Originally Posted by bkshovel
Ok fellas, fer us dumb ol' country boys that speak psi. instead of nm. What kind of pressure are you talking about? If I understand correctly the pump you're working with puts out 43gph at 45psi free flow. I gather that' not enough. Summit sells a pump that is 43gph at 85 psi free flow, part # sum-g3138. It's also cheaper, $81.95. I've had good luck with Summit's stuff as far a quality. It looks like a twin brother measures 1.87 x7.25. Probably comes out of the same factory. This with a bypass regulator and a return line to the tank to keep the fuel and pump cool? Am I out of line?
just so us other ol' country folk are not misunderstood, you cannot have "free flow" and 45psi of pressure.... in that if you have a open hose to atmosphere coming from the output of the pump I would call that "free flow" with no head pressure on the pump. In my understanding this is the pumps full on capability to move X number of Liter/Gallons of fuel per minute/hour. So, as described, the Summit pump will flow/pump 43 gallons per hour at a 85 pounds per square inch pressure. Which in this application, given the horse power rating of the engine, this pump would be able to deliver enough fuel to the injectors/engine to support the roughly 100 horse power that the LC8 produces. HOWEVER, we still need to REGULATE that pressure down to a usable level, in this case the stock pressure is 3.5 bar (50.7632082 pounds per square inch), so if we chose to use a fuel pressure regulator that is set at 3.0 bar (43.5113213 pounds per square inch) the fuel rail pressure would be reduced by roughly 7.2 PSI, a ~4.3% reduction in pressure, will result in a reduction of flow through the injectors.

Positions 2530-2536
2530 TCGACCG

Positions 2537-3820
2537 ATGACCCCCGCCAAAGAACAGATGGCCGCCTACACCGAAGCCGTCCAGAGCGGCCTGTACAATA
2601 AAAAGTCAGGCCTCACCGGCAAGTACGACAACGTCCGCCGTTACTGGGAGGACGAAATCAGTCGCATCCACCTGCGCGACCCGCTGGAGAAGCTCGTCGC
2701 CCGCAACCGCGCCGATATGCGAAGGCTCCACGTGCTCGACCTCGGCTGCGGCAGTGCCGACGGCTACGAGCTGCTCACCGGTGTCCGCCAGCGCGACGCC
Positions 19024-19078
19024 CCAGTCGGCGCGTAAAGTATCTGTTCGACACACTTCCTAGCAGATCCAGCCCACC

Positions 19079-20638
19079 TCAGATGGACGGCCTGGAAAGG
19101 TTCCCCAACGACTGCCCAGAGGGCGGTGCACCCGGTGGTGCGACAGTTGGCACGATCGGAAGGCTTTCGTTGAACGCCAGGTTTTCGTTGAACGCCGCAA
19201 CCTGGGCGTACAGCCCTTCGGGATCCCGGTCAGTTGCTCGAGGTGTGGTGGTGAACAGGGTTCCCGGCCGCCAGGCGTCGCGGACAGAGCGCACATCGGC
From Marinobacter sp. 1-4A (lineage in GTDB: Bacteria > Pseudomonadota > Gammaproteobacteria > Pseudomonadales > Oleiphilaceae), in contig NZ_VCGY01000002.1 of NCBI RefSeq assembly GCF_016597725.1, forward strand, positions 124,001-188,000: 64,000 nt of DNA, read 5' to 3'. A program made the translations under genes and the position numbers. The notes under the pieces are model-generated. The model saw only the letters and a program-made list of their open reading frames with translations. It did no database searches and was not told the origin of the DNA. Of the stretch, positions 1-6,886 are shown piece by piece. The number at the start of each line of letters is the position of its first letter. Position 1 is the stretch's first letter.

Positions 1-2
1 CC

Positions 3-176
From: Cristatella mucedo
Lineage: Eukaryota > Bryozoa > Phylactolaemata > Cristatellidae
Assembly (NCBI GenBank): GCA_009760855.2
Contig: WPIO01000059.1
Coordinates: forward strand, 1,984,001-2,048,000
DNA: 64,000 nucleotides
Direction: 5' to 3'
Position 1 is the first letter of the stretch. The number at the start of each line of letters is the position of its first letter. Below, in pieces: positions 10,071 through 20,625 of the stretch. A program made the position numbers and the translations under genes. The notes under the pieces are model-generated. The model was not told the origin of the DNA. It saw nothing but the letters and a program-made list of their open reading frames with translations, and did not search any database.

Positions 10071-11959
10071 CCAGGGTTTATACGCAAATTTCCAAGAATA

So we either chose to create a system that bleeds the pressure off into the tank prior to the fuel rail or we do it at the end of the fuel rail, which in most cases for high performance (IMO) is best (end of rail pressure regulation/dump/drainback). The stock system dumps the fuel directly back into the tank at the pump assembly, and "dead heads" the fuel rails at the injectors. So the only fuel that flows is the fuel that is injected, which can lead to higher fuel temperatures at the point of injection and all the fun that comes along with that.... Again, in a high(er) performance application, cool(est) fuel and cool(est) air is best for maximum performance with current fuels and technologies.
third beer for the day watching the hockey game so I might be off a bit.....